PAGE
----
From the midpoint of the half, they really turned the screw. Liam Lawrence chose the wrong option in crossing when he should have taken a pop, before taking the right option shortly afterwards with a pinpoint cross that Kevin Doyle flicked wide with the French centre-halves caught in a muddle.

Eventually, Irish persistence paid off. After a superb interception from O'Shea to deny Anelka at one end, they gathered their composure and moved forward with purpose.

Damien Duff, who rolled back the years in the first half with a busy display, passed the ball to Kevin Kilbane, who expertly returned the favour, with Bacary Sagna caught napping.

France were stretched and Duff pulled the ball into the six-yard box, where Keane had spun away to find space and slot past the outstretched arms of Hugo Lloris. Game on.

After maintaining the intensity, Ireland went into the interval on target with the locals howling angrily. Alas, Ireland should have accrued a second away goal immediately after the resumption when Keane was fouled and Lawrence's delivery found the unmarked O'Shea, who controlled well before blasting it into orbit.

Remarkably, it was the French who briefly became the counter-attacking side, with Gignac toe-poking well wide in a movement which started with Doyle and Lawrence on the ground in the opposition penalty box amid vain calls for a spot-kick.

Under-fire Domenech made his second switch, sending on Sidney Govou for the hapless Gignac, with Anelka taking the central striking role and announcing his arrival with a run at Dunne that roused the natives. It was a worrying period for the Irish but, out of ‘le Bleu’ they fashioned a golden chance to grab a second with Keane capitalising on French dithering, and Lawrence ghosting in to brilliantly release Duff who was left with just Lloris to beat.

The stadium held its breath, and the French ’keeper stood his ground with the Irishman firing straight at his feet.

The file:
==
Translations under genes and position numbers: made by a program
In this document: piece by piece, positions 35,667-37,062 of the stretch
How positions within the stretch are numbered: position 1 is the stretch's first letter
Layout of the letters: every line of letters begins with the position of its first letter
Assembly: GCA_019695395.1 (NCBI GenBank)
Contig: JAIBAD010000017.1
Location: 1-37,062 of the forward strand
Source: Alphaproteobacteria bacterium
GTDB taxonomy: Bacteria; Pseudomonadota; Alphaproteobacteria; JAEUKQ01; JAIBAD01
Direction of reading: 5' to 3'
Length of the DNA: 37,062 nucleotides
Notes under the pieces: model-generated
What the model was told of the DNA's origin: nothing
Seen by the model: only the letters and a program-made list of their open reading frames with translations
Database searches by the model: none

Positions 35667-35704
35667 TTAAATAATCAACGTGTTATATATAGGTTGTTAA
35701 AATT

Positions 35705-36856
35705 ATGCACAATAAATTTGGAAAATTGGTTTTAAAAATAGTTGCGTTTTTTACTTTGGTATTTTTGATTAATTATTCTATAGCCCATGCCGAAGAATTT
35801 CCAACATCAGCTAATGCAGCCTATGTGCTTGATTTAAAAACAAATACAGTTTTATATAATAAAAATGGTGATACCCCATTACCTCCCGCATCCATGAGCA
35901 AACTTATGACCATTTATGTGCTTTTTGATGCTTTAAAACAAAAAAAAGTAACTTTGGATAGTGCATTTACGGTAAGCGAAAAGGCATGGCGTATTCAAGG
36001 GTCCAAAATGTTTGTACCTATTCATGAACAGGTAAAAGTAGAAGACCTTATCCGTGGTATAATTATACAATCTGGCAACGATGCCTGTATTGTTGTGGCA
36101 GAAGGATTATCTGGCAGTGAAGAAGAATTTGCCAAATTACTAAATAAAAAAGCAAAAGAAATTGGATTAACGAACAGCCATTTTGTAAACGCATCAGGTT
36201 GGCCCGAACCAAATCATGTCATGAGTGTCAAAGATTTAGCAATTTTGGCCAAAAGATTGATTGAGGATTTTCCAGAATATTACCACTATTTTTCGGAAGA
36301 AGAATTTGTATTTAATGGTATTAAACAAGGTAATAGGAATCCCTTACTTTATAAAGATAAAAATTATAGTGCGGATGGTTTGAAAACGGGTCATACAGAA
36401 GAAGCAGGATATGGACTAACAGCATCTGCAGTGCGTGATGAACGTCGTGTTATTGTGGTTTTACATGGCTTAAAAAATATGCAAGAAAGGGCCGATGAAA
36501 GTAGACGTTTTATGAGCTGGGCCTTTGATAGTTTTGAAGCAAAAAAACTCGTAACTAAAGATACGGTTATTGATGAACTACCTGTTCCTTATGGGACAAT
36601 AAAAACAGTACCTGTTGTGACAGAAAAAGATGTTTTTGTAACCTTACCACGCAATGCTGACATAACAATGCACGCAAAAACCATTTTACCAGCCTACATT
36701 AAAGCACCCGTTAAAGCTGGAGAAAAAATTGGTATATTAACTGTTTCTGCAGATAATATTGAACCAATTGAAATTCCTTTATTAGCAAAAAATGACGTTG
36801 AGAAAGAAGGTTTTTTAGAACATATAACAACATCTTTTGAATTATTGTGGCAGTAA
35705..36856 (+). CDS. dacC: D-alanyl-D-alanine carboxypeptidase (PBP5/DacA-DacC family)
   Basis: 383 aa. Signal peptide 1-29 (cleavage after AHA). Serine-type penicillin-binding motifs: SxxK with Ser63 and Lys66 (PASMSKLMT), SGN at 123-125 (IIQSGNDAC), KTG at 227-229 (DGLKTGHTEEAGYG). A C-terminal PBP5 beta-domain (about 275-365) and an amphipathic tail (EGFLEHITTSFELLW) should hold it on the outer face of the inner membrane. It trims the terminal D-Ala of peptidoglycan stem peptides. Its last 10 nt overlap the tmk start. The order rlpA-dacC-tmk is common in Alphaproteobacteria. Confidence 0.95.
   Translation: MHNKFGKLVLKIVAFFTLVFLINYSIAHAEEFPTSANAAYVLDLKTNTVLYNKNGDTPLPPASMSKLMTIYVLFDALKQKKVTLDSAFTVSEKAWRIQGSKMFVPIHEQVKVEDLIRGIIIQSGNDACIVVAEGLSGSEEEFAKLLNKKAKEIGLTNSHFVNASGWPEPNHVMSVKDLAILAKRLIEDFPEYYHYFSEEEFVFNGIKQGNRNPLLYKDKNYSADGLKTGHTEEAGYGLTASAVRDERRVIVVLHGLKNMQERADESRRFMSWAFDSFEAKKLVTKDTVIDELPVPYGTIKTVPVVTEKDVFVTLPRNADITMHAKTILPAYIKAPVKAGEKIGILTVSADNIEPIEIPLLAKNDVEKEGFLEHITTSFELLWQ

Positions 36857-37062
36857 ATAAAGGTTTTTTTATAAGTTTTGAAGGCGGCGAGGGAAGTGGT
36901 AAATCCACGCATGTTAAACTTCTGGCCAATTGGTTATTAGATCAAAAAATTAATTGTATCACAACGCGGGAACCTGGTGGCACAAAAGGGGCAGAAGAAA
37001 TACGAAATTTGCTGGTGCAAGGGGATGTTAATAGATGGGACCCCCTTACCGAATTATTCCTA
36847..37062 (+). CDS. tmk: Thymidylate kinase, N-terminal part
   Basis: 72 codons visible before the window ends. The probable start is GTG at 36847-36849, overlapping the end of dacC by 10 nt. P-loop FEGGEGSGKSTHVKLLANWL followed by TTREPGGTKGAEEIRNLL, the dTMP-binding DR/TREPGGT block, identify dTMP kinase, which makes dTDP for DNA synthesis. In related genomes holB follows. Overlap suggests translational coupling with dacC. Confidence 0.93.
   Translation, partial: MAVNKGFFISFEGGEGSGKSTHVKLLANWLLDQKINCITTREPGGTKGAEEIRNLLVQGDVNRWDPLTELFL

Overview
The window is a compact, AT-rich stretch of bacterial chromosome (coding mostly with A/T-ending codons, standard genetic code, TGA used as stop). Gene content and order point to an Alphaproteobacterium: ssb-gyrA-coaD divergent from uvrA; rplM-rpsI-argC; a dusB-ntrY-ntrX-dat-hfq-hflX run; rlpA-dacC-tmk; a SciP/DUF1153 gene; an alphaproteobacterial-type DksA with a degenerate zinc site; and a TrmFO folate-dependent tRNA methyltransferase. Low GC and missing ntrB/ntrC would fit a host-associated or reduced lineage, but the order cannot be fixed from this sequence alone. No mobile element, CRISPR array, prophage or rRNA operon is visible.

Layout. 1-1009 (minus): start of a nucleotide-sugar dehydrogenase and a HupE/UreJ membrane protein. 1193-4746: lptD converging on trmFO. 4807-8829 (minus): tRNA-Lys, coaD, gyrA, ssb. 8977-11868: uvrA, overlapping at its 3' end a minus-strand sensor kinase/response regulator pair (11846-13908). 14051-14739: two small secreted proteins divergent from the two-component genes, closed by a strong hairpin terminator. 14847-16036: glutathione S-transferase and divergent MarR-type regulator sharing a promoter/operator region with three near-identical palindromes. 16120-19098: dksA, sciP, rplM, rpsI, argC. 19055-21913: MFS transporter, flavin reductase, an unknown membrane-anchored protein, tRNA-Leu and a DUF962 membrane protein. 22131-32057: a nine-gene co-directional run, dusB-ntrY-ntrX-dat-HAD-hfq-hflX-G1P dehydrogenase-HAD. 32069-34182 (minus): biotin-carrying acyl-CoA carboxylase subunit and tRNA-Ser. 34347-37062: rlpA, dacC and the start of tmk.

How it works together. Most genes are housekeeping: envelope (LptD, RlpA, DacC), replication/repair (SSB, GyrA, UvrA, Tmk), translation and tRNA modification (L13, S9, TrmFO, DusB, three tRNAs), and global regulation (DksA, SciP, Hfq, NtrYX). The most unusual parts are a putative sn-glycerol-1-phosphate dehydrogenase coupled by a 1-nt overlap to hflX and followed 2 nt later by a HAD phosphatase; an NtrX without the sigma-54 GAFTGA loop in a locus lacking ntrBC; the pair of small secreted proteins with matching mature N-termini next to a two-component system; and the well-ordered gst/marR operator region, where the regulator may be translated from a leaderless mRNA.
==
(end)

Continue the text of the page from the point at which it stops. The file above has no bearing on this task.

Trapattoni withdrew Whelan to introduce Darron Gibson and was then left with no option, but to make another switch – one that he would never have wanted to make – as Paul McShane trotted on in place of the limping O'Shea.



BLOCK

The maligned Hull defender's first act was a heroic block to prevent a goalbound Gourcuff volley. Again, the French were getting their tails up. Again, Ireland responded by missing a sitter.

This time, Keane was the culprit with the hopeless home rearguard outfoxed by a Lawrence slide-rule pass. Lloris advanced and, rather than shooting, the Irish captain tried to skip around the Frenchman's giant frame.

His touch took him over the end-line. At this stage, one goal would have been too much for the French to respond to, with away goals counting double.

Domenech's troops were spending more time on the ball yet lacked penetration against an Irish back four that stuck loyally to percentage and opted for touch when necessary.

St Ledger and Dunne were throwing their bodies at everything and held out in a dramatic scramble as the match entered extra-time with the visitors believing this could be their night. Instead, it would belong to controversy.



FRANCE – Lloris, Sagna, Escude (Squillaci 9), Gallas, Evra; LDiarra, A Diarra; Anelka, Gourcuff, Henry; Gignac (Govou 56)

IRELAND – Given, O'Shea (McShane 65), Dunne, St Ledger, Kilbane;Lawrence(McGeady107),Whelan(Gibson63),Andrews, Duff; Keane, Doyle

REF – Martin Hansson (Sweden)